The term "price differential report" kind of sounds like something you saw in an Economics 101 class during high school, but hear me out. This is a helpful little tip I've used in the past when I go too long without listing a bunch of products on the site, if I experience a Drought in sales that I can't attribute to other factors, or if I set my store to vacation mode and want to check all my prices before I turn my visibility back on. I'll let you take a look at an example of a quick one I generated with my store today.

To get to this screen, I went to my Seller Portal, clicked on Reports, then Price Differential Report. You probably won't have to narrow the search any further than "all," but you can run separate reports for all of the various non-Magic products you have listed, if any. The first thing that'll pop up is all of your biggest outliers that are probably listed too high compared to the lowest current listing. As you can see in the picture, I've got a lightly played foil Yavimaya Hollow that I updated during the surge in demand for Urza's block foils last month. As more players and stores have come out to list their copies, the price has dropped by approximately 36%, or $171. That's a card that I almost completely forgot I had listed, but the price differential report helped me see that it needed to be updated; There's even a one-click option to "Manage" that price and change it to a more reasonable level that has a higher chance of selling.

As you go down the list, you'll see some other similar high-end cards that I had listed during price increases, then neglected to update as more supply was added to the market. In this situation, the price differential report helps me to find cards that I'm currently overcharging for (by accident), and adjust those numbers to a more reasonable level. Nobody's buying Untaidake, the Cloud Keeper foils for $30 anymore, so let's change that back to $17 to compete with the lowest current listing.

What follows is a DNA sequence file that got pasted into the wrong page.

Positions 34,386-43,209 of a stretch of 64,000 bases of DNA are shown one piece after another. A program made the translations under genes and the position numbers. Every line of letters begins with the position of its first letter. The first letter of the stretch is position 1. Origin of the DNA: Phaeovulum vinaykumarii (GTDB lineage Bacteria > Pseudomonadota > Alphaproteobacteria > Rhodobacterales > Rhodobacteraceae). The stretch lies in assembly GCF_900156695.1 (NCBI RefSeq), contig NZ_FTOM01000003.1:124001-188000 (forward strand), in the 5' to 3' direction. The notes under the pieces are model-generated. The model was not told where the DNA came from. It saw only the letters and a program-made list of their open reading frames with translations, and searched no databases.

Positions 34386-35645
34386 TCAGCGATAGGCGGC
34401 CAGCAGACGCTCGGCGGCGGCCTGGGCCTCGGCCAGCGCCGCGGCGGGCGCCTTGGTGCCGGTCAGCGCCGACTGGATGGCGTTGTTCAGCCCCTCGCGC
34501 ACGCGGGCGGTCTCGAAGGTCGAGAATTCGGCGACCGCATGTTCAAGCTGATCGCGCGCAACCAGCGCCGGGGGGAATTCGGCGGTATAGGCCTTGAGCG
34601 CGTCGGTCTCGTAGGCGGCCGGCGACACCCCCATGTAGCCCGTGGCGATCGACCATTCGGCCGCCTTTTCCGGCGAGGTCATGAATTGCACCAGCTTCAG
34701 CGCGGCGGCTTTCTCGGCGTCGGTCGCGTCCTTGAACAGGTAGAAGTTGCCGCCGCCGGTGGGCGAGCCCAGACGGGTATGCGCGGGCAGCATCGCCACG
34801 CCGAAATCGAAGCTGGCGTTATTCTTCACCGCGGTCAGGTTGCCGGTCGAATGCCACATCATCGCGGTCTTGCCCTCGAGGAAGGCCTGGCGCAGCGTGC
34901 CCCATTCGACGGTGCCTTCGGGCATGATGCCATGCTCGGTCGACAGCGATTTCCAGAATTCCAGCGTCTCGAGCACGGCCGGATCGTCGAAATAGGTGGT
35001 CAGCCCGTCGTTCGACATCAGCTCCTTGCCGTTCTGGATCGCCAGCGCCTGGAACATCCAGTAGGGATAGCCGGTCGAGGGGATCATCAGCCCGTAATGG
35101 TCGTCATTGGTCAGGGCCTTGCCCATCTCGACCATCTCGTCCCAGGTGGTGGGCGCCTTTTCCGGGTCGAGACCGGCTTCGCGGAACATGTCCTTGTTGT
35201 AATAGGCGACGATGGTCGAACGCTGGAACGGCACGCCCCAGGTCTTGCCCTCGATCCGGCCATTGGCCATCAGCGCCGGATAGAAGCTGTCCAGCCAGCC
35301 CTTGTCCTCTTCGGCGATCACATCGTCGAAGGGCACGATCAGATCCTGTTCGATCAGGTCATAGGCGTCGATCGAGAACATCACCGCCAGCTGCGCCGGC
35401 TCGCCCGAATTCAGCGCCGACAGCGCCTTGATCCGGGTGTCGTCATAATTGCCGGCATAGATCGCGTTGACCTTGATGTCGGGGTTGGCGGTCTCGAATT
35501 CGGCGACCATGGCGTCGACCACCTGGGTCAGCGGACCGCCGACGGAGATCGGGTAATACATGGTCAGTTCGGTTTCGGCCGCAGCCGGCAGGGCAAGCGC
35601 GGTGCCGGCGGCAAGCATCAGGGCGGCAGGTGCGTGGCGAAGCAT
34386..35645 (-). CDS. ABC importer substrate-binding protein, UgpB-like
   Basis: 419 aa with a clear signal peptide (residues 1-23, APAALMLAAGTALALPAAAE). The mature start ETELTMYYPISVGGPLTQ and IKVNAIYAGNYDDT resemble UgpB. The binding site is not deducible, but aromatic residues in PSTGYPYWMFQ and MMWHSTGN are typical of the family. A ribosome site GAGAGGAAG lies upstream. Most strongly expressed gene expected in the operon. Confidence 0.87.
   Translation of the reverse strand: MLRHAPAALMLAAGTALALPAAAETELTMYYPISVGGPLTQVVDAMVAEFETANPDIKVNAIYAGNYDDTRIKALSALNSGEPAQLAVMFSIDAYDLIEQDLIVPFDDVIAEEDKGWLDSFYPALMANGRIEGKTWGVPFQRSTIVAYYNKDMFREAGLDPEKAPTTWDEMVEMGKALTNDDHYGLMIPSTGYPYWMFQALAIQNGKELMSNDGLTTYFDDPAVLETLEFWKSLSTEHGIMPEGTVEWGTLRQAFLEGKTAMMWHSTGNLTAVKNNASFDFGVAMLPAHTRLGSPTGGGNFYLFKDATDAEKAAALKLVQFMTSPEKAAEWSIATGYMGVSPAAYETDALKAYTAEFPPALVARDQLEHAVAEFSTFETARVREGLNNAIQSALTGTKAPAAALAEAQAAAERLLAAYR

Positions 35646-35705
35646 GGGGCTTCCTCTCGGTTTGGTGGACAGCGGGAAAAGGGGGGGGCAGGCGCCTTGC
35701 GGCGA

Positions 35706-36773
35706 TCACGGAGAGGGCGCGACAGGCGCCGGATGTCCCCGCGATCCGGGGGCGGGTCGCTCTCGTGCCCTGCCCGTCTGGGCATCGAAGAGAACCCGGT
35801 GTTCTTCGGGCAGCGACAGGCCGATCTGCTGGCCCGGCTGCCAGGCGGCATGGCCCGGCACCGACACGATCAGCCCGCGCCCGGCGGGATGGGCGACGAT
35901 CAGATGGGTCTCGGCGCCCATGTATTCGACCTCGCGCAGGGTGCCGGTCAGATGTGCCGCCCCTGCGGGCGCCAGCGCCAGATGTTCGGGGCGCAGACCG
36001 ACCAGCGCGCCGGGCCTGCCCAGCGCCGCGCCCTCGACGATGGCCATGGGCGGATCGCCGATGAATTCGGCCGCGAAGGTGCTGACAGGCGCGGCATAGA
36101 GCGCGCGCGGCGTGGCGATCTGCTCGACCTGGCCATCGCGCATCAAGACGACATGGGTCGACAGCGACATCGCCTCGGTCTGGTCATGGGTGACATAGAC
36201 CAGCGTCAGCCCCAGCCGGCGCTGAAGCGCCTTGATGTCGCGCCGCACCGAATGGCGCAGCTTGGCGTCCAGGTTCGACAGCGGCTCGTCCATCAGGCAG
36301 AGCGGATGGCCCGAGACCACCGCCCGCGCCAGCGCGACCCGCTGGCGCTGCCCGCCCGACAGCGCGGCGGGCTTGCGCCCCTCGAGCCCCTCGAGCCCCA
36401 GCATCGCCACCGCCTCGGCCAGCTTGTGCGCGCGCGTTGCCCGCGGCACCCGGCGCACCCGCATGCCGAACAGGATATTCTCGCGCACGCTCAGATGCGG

On the other hand, you could run a differential for cards that you might be listing for too low a price. I've used this in the past when I hid my store during a Pro Tour, when I was on vacation, or even if I had a busy couple of weeks during school and had to put Magic on hold for a bit. Instead of checking up on every single card price that had shifted in the interim, I was able to run a quick report on my inventory in the Seller Platform, and see if there was anything that would be drastically underpriced when I turned my inventory back on.

One such example that happened to me a while back was when Thopter Foundry was unbanned in Modern. This was before I knew how to run my own price differential reports, and I was proud of myself that I had updated my listings of Foundry and Sword of the Meek to reflect their post-unbanning prices after a couple days. I put my store back online, only to immediately sell out of all my copies of Tezzeret, Agent of Bolas at $15… even though they were $40 in the wake of Thopter Foundry hype. Whoops. Here's an example of the different report that I could've used in that situation to maximize my returns on those Tezzerets.